Pipe Restraints: Installation Meets, Overcomes Challenges in Canada Reservoir, Supply Line Project

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The pipeline's buried metal was susceptible to corrosion
The pipeline's buried metal was susceptible to corrosion, driving the team to develop a method to protect the pipe restraints over time.

The city of Saskatoon in Saskatchewan, Canada, is growing substantially due to its thriving potash, fertilizer, and oil and gas industries. Aiming to be proactive, the city has taken strategic steps to provide for the fast-growing population. As such, building a reservoir and supply line to deliver water to the newly-developed region was considered a top priority.

The city chose SIGMA, a provider of waterworks, fire protection and OEM products, to provide the piping restraints, in collaboration with EMCO Corporation and Gabriel Construction.

According to Rob Mathews, SIGMA's Territory Sales Manager for Western Canada, the project underwent a rigorous and time-constrained installation process for two reasons: the pipeline traversed an area being used by Agriculture and Agrifood Canada (AAFC) for agriculture research, requiring the team to use the property between crop cycles; and the pipeline's buried metal was susceptible to corrosion, driving the team to develop a method to protect the pipe restraints over time.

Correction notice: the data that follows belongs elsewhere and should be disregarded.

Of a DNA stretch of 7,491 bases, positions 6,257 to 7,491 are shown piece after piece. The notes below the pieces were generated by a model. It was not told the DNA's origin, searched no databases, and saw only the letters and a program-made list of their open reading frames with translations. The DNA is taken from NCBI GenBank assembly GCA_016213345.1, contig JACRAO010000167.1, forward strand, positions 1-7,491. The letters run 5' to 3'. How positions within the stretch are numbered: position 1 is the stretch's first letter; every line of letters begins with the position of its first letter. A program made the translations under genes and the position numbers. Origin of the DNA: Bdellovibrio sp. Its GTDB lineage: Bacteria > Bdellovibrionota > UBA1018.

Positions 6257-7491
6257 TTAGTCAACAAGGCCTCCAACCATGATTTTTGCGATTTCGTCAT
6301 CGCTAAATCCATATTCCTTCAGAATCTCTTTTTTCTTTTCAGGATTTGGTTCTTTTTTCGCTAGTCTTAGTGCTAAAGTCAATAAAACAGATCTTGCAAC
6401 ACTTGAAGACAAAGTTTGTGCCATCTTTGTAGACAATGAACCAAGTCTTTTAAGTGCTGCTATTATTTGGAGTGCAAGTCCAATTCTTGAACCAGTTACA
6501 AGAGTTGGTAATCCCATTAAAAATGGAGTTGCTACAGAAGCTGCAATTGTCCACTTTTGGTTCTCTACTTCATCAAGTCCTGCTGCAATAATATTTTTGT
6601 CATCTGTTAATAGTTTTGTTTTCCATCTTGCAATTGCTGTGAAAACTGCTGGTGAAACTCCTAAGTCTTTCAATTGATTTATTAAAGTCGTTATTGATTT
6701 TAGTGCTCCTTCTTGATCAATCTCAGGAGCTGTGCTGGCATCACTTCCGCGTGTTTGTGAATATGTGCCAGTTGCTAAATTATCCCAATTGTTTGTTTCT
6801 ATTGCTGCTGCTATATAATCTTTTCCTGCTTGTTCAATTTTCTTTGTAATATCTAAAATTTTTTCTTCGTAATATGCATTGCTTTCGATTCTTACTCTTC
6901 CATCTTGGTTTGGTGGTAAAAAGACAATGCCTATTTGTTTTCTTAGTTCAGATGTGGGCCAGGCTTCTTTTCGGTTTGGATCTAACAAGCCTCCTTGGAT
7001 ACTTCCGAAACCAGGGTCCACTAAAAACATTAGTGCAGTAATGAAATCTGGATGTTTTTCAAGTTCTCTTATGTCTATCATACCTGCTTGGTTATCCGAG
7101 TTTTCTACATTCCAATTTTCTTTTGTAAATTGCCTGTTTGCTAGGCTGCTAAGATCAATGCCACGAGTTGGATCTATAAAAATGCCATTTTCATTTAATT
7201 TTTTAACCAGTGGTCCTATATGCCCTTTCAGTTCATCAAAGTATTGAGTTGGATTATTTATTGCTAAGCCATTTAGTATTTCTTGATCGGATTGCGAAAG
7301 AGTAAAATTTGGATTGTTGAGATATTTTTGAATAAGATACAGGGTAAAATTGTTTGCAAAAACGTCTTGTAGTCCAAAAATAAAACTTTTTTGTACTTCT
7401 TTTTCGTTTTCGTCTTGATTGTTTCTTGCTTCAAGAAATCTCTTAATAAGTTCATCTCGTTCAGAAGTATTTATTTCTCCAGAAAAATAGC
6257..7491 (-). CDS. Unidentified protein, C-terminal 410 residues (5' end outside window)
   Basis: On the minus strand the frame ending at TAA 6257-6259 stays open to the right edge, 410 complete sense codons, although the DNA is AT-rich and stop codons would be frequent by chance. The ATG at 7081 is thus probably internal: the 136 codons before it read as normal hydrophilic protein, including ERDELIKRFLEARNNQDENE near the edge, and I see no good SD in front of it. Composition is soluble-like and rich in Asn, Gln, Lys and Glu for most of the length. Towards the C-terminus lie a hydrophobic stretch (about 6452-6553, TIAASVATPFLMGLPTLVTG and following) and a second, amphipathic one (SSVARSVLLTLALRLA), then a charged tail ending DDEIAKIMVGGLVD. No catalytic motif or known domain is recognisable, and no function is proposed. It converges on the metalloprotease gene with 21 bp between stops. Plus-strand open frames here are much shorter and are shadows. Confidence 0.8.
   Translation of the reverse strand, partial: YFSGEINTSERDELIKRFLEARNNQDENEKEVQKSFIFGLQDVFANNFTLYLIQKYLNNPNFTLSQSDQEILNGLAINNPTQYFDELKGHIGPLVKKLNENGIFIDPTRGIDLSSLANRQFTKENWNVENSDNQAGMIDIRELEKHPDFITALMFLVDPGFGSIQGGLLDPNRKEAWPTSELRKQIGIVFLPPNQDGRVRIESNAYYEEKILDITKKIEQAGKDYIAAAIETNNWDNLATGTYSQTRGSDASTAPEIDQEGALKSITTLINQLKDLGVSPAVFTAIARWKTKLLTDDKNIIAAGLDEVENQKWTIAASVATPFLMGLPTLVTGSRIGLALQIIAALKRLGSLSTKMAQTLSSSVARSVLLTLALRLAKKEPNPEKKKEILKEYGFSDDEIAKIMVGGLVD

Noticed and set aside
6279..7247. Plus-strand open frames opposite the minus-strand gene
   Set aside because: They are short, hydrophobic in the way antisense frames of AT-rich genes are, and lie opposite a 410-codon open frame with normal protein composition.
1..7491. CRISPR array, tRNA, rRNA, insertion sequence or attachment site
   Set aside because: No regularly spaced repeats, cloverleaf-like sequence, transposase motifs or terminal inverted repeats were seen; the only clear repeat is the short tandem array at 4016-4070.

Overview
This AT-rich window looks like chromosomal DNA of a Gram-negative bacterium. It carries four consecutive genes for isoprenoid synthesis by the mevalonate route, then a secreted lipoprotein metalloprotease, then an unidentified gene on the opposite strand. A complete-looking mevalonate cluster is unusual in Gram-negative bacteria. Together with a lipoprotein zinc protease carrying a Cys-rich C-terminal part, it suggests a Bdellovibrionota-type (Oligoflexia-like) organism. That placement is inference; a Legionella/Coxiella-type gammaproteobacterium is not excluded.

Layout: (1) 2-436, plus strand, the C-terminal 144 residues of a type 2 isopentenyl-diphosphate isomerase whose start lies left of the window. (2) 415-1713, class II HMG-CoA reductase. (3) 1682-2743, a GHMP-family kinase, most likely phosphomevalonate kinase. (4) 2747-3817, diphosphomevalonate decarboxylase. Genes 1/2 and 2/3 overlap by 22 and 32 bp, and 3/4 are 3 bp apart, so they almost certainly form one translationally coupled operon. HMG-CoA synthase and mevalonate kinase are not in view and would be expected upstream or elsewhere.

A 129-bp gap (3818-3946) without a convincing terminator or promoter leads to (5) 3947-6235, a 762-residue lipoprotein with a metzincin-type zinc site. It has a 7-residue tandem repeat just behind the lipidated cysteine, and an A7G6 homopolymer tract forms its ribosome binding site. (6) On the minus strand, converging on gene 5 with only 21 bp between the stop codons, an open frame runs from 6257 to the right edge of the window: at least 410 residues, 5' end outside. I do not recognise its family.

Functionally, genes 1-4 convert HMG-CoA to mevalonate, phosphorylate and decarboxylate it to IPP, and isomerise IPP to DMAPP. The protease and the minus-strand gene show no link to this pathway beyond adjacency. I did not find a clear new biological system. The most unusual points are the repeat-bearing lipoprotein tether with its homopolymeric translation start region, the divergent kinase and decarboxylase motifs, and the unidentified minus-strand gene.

"The job was challenging on all fronts," said Mathews. "This was an innovative fix and required more steps in the process than a typical restraint job would, but that's what the customer required."

Because the Saskatoon water supply pipeline traversed an area being used by AAFC for agriculture research
Because the Saskatoon water supply pipeline traversed an area being used by AAFC for agriculture research, the team could only access the property between crop cycles.

Mathews explained that the restraints were coated with petroleum-based Denso tape and paste - a substance invulnerable to water. Further, City of Saskatoon Project Engineer Celene Anger added that the Denso tape and paste was selected for a variety of reasons, including the fact that its life expectancy is longer than sacrificial anodes.

"An important main like this one needs to have a long life span, making corrosion protection of the joint restraints a vital part of the project," said Anger.

George Tisserand, Sales Manager for EMCO (Supplier/Distributer for the Saskatoon Project) added, "We had a really compressed timeline, working around the University's agricultural calendar, and we needed a lot of pipe restraint on this job. We chose SIGMA because they have the best delivery record. They did everything possible to get the materials to the jobsite promptly, and the work was completed on time."

Water travels from the water treatment plant through a 1,050-milimeter diameter fill main to a local reservoir that supplements water supply to the city's remote areas, according to Anger. The team had to install 1,200 meters of pipe with two 90-degree bends, as well as bore a tunnel within a section under the road in only three months.

"Because we weren't allowed to interrupt the crop season and the migratory bird mating seasons on federal agricultural land, the city was given a short window of time to install this particular section of fill main," she said. "I have full confidence that SIGMA's restraints and the Denso paste and tape application job that Gabriel did will stand the test of time."

Mathews added, "The collaboration between the city of Saskatoon, EMCO Corporation, Gabriel Construction, and SIGMA was effective and rewarding. With the inestimable help of my colleague, Inside Sales Associate Dana Wax, I'm proud to say we hit every single inventory deadline."

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